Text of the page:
Death Angel are not a new band by any metric. The band infamously broke up after a devastating bus accident that forced them to drop off the 1990 “Clash of the Titans” tour featuring Slayer, Megadeth, and Anthrax. After a 14 year gap between albums, the band returned with 2004’s Art Of Dying. Previously not being exposed to the band, I had the fortune to tour with them in 2008 and couldn’t believe how incredible they were. Death Angel were really the forgotten stars of the original thrash metal scene. Each subsequent release just keeps getting better and better, and I would count them as one of the best live metal bands in the world. So if you were like me, and missed them the first time around, do not miss Death Angel on the second go around. Don’t call it a comeback.
Extinction A.D. have risen from the ashes of hardcore band This Is Hell. They started their thrash-y leanings near the end of their old band, and decided to start fresh because the sound was so much different. I should make it a point not to lump Extinction A.D. in with the re-thrash trend of a few years ago. This band is not just a pure retread of nostalgia with Suicidal brims pointed permanently to the sky. Their forthcoming album Faithkiller, set to be released August 21st, reminds me of a blend of early ’90s Slayer and Sepultura filtered through a prism of Kill ’Em All. Check out Extinction A.D. if you’re in the mood for groovy thrash that explodes with modern energy.
Poland’s Vader would certainly be in the death metal hall of fame if one existed. With a career spanning over 20 years, 10 albums, and over 20 band member changes including two deaths, Vader are true survivors. They are the godfather to notable Polish death metal titans Decapitated and Behemoth. I had the fortune to play a show with them in 1998, and they were an extremely impressive live act. Vader is really the brain child of guitarist and vocalist Piotr “Peter” Wiwczarek, as he is the only original member. Although they are known primarily as a brutal death metal band, their latest release, Tibi Et Igni (2014), boasts a much groovier and thrash-oriented sound a la Slayer.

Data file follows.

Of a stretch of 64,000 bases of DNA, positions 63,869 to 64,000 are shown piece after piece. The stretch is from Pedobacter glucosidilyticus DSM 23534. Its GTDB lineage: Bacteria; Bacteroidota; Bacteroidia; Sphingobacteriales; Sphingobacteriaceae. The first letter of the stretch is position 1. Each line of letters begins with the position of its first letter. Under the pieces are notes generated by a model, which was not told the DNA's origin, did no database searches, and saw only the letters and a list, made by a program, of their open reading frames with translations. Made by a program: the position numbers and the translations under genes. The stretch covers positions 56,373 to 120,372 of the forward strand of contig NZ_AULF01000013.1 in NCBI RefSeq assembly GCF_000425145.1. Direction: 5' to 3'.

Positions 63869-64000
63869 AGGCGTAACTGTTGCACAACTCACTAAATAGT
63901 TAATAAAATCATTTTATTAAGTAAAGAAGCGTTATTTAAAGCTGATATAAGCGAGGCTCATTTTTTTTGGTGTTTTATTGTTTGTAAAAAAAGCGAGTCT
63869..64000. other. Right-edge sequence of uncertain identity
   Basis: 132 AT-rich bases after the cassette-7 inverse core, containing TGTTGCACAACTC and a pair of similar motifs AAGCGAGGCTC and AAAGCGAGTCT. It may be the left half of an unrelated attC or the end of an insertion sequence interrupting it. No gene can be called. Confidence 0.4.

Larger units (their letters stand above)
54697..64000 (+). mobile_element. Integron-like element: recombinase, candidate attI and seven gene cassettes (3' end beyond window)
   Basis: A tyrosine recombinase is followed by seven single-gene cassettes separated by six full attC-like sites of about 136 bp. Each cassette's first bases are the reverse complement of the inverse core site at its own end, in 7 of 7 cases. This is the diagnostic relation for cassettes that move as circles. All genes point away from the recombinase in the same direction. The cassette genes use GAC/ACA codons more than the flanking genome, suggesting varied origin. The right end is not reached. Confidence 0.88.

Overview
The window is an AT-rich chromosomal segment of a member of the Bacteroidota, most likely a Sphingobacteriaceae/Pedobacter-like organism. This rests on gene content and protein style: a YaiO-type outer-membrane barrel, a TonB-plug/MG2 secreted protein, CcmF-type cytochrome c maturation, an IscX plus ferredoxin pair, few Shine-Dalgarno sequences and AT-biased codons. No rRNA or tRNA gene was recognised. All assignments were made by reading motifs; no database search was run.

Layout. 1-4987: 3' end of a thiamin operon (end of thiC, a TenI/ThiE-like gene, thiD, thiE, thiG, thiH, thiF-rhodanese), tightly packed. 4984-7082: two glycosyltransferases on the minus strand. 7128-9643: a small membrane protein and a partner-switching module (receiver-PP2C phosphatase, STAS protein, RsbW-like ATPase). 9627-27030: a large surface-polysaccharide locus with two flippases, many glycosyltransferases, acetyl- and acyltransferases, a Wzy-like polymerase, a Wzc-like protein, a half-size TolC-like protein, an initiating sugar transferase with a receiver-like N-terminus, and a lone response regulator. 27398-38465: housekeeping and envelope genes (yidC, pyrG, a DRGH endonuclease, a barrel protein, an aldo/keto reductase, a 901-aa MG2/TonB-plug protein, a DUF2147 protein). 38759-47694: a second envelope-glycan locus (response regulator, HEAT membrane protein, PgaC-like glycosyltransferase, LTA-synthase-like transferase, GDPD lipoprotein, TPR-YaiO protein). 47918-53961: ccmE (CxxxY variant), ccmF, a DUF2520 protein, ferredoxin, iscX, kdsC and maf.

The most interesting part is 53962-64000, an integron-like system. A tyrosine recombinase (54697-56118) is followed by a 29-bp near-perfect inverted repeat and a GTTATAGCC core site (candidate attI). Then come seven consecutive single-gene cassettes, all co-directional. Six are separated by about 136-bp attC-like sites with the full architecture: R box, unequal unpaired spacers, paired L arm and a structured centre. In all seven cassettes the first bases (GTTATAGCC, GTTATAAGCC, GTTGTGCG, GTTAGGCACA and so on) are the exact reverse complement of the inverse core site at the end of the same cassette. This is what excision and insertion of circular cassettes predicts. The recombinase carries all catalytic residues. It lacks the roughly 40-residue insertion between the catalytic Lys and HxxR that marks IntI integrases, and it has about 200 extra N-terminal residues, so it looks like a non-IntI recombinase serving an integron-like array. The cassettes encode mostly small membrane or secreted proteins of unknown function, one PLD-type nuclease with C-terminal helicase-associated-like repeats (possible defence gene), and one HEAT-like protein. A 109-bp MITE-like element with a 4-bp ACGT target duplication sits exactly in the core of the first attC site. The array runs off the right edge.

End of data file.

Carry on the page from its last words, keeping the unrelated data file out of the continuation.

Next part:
I don’t think you can get more thrash than Havok. These dudes live and breathe this style of music. Although they emerged during the re-thrash frenzy, what I like about Havok is they represent the Overkill and Exodus side of the coin more so than DRI or Suicidal Tendencies wing of thrash. It’s more metal, less punk. If you are looking for a band that gives you the feel of classic thrash, but isn’t tongue-in-cheek or ironically engaging in heavy metal cosplay, then Havok will be right up your alley. I can’t wait to see what’s next from these guys. Their last album, Unnatural Selection (2013), was released on Candlelight records.